The more time we spend with our four-legged travel partners in the outdoors, the more we exposure them to injury. Even a minor pet injury can ruin an adventure and there is nothing worse than seeing your pet limp in pain. I have had to deal with burrs, impaled object, large lacerations, and both heat exposure and borderline hypothermia in my dogs. Even though there are plenty of kits you can buy on-line, I believe in putting your own kit together, simply then you know what is in it. I also think when conditions allow, keep the kit on your dog. This way the kit is within reach of the pup at all times. Second, if for any reason you and your dog are separated, there is a kit handy for the person on hand working with your pup’s injuries.
We have a main kit for the house, one in the rig, and then a small field kit that goes a doggie daypack with smaller quantities that are re-packed and well labeled. I will only list out only the items that goes in our kit that the pups pack with them. We have larger pups, so if your adventure pup is a small breed, well you get to hike with the kit. In other words, no K9 EMT kits on your Mini-Rat Terrier. I will cover what to carry for your pup in your rig later. Something to keep in mind, if out adventuring in hooter temps, then your pup is going to overheat, even if hanging out in your rig.
We highly recommend that you seek out classes that are specific to first-aid for dogs. Get a good solid field manual to keep with the kit. Finally, dogs are different from us two-legged- human medicine unless noted is not for puppy consumption.
BIG DISCLAIMER— THIS IS MY LIST YOU ARE RESPONSIBLE FOR CONSULTING YOUR OWN VET. WE DO NOT ACCEPT ANY RESPONSIBLITY FOR YOUR ACTIONS OR ACTIONS TAKEN ON BEHALF OF THIS LIST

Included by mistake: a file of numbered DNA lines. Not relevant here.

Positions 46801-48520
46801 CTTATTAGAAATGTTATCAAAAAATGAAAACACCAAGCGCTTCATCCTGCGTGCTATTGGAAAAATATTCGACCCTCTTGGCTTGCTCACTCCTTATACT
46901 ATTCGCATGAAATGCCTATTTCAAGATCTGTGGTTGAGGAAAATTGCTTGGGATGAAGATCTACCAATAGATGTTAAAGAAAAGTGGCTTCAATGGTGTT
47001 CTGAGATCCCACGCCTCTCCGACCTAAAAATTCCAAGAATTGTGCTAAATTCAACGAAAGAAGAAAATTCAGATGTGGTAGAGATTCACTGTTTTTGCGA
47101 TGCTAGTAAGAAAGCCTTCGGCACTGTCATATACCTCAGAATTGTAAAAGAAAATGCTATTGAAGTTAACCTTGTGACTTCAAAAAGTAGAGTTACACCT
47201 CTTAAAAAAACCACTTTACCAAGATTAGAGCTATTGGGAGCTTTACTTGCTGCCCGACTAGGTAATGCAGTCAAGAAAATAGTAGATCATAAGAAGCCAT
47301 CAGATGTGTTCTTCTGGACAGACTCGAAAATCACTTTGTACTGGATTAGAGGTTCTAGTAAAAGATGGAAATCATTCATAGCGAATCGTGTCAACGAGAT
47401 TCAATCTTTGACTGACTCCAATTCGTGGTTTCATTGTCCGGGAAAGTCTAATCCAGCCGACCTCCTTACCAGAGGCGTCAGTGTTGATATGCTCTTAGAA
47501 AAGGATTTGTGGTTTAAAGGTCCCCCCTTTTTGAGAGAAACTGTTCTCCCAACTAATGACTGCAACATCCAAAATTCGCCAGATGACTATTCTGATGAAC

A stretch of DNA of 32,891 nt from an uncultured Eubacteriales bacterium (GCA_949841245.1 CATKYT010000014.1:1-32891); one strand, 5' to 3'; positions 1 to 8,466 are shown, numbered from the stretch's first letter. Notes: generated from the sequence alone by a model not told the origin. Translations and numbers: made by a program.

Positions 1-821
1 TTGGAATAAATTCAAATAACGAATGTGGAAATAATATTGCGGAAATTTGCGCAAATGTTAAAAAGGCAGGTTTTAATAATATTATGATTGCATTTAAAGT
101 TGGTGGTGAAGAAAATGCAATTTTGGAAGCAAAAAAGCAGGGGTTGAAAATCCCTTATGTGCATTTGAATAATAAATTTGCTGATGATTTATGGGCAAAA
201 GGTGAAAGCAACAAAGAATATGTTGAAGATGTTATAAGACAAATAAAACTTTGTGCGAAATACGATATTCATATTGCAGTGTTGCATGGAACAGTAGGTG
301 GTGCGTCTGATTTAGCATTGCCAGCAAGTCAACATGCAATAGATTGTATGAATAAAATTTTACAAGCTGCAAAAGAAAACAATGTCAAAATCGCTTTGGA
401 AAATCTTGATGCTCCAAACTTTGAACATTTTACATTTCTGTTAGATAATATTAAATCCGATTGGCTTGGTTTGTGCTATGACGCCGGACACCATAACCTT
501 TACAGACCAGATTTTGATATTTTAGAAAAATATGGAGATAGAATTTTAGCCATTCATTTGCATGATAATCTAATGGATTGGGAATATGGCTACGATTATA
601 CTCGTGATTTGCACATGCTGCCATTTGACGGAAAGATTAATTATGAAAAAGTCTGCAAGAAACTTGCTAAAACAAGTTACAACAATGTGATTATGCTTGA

•K9 EMT Gel- This stuff interacts with the wound and maintains much-needed moisture that helps a wound in healing. In addition, it acts as a tissue adhesive to help prevent bacterial infection. It also reduces bleeding and pain. Keep it current though, it will expire.
•Tweezers- When your pup is hurt and you are trying to remove a sliver, they don’t always hold still. One poke with sharp or pointed objects and your pal will not likely lay still for you again. I use flat slant tipped tweezers.
•Scissors- I carry both small dull-ended snips and EMT shears. The small snips are excellent for trimming out goat heads in the fur areas in the paws or burrs on the belly. EMT shears are good for cutting medical tape.
•Tick Removal Tool. These are designed to remove nasty ticks, which, if left in, can lead to infection or worse, diseases like Rocky Mountain Spotted Fever or Lyme’s.
•4×4 Gauze Pads and 4” Rolled Gauze. •Hibitane Disinfectant- Learn to use BEFORE you use it
•Saline solution. We live in a sandy area and this is great to get dust and sand out of the eyes. Can also be used to clean wounds. DO NOT USE Contact solution.
•Benadryl- Trigger bit a wasp one day- and I was pretty worried that he was going to swell up and not breathe. A fellow vet-tech of Melissa’s gave him a Benadryl. It reduced the swelling, keeping his airway open...and put him to sleep. Antihistamines can be used to calm itchiness, swelling, and hives caused by insects, but, as with any medication, please with your vet for dosage.
•Antibacterial Wipes or skin soap.
•Bag Balm/Skin & Paw Cream – When feet get torn up. Keep it in a labeled zip-tight bag.
•Rectal Thermometer. A dog’s average is around 101°F.
•Petroleum Jelly. For use with the thermometer...and be sure to scratch your pup’s ears after the intrusion....
•Emergency numbers- I keep three sets of numbers in my kit. My regular vet, the 24-hour vet, ad then when traveling, numbers of vets at each destination.
•Emergency contact numbers. The digits for your vet, the closest animal emergency hospital, and the poison control hotline.
•Triangle Bandage to use as a muzzle
•Corn- starch- To stop bleeding of nails (not wounds) that have been broken or cut to the quick.
•Small Space-Blanket (Compact Size)
First Aid Manual for Dogs (small pocket-sized)
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Summer 2016 Issue: